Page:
Lower Amazon

The Lower Amazon fisheries region extends from the mouth of the Madeira River to the mouth of the Xingu River and includes the lower courses of the Tapajós, Trombetas, Xingu, Jari and several smaller rivers. The Amazon River is very wide in this region and studded with many large floodplain lakes. Annual river level fluctuation is approximately 7 meters.

Conservando la Cuenca Amazónica Aguas Amazonicas

Fisheries data are available for seven cities of the Lower Amazon. Santarém and Óbidos are the most important fishing ports of the region and they have public and private ports receiving approximately 6,000 tons of fish, or 80% of the total potential yield of the region. Santarém, with more than 200,000 people, is the largest and most important city economically. Santarém receives hydroelectric power (Curuá-una and Tucuruí dams) and has refrigeration plants and ice factories. The total potential fish catch of Santarém represents more than half of that of the Lower Amazon. Santarém’s fishing fleet is composed of local boats and those from neighboring cities. Fish is sold in local markets and to refrigeration plants.

Óbidos is a small city with about 47,000 people. It is located in front of one of the oldest royal fisheries, the Lago Grande de Vila Franca or Curaí and is also near the narrowest stretch of the Amazon River. The geographical situation of Óbidos is highly favorable for fisheries, a factor that led to the construction of fish refrigeration plants in the city in the 1970s. Óbidos receives approximately one quarter of the total potential catch of the Lower Amazon.

Monte Alegre and Oriximiná, on the north bank of the Amazon River, are the second and third largest cities of the Lower Amazon, with 61,000 and 48,000 people, respectively. These cities are also located near large floodplain lakes, such as Lago Grande de Monte Alegre and Lago Sapucuá. Lago Grande de Monte Alegre is also exploited by fishing fleets from the estuary region. Mapará (Hypophthalmus) is the main species targeted by outside fishermen and conflicts have arisen between local fishermen and outsiders. IBAMA has divided the lake between locals and outsiders in an attempt to reduce conflicts. The total potential catch of Monte Alegre and Oriximiná represents about 10% and 5%, respectively, of that of the Lower Amazon. Alenquer, Almeirim and Prainha are small cities with 25,000 to 50,000 inhabitants and their total potential catch together is less than 10%.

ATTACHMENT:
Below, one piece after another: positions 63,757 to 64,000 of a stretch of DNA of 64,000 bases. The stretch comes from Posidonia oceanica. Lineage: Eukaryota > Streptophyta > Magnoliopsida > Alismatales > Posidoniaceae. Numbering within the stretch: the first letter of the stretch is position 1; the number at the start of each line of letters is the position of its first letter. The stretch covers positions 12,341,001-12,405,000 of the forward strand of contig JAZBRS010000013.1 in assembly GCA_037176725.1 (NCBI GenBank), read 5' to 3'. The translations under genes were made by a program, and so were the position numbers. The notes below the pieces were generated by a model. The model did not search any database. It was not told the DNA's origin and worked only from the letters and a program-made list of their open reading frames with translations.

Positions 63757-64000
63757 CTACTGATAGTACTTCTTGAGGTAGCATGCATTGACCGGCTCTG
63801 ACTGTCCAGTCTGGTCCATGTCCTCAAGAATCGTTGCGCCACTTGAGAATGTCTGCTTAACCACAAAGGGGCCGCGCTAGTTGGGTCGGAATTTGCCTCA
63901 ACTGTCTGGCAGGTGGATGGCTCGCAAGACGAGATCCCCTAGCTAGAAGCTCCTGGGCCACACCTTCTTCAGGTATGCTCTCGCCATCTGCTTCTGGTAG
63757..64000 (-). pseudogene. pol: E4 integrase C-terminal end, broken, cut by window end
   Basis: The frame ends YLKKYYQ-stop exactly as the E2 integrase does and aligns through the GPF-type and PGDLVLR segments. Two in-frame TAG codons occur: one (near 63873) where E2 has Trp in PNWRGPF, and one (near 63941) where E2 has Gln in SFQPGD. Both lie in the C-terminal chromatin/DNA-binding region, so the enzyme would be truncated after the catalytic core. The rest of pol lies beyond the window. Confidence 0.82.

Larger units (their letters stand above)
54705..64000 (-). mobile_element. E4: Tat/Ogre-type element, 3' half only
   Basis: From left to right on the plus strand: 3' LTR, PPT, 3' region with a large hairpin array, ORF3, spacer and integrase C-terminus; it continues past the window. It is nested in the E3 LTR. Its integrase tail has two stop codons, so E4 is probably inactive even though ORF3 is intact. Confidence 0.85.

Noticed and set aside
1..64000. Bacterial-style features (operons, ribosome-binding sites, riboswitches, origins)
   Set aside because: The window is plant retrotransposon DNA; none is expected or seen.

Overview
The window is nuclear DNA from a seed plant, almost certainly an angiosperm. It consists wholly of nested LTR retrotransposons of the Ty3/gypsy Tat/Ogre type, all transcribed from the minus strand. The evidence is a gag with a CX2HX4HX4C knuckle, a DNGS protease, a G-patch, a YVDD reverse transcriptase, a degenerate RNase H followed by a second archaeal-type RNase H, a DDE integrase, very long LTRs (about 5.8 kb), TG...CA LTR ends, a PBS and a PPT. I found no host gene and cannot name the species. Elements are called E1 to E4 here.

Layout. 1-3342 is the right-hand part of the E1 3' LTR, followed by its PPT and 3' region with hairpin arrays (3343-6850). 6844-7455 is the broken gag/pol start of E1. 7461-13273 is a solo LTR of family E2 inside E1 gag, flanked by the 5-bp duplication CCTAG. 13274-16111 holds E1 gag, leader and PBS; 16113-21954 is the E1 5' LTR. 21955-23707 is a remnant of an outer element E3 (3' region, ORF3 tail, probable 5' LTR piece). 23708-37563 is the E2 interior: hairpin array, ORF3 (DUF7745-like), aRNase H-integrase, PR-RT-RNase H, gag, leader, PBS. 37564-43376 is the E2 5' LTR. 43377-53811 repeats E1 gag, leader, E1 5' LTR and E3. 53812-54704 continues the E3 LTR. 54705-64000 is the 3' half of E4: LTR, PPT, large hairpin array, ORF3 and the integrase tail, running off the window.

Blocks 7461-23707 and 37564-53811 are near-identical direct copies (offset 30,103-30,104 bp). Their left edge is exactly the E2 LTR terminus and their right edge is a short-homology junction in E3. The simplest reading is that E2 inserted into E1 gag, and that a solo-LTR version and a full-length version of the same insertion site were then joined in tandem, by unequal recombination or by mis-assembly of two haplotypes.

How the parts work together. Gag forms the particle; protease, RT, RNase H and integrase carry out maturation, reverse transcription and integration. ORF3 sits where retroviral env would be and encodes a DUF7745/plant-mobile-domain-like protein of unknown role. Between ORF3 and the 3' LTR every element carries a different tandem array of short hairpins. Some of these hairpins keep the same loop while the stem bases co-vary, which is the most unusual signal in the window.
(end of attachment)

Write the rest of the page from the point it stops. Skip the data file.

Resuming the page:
Fish catches in the Lower Amazon are divided about equally between the river channels and floodplain lakes. Gillnets are the most important fishing gear. A large number of species are exploited but 90% of the total catch is accounted for by 17 species. Mapará and dourada represent one-third of the total catch of the Lower Amazon and both are important to refrigeration plants. Mapará is captured mostly in floodplain lakes whereas dourada is taken almost exclusively in Amazon River channels. The annual catch of mapará in Santarém between 1992 and 2003 has been relatively stable, ranging between 400 and 900 tons. Annual catches of dourada in the Lower Amazon for the same period ranged from 100 to more than 1,000 tons.



Central Amazon
Bz-Co-Pe Border
Lower Amazon
Peruvian Amazon
Upper Madeira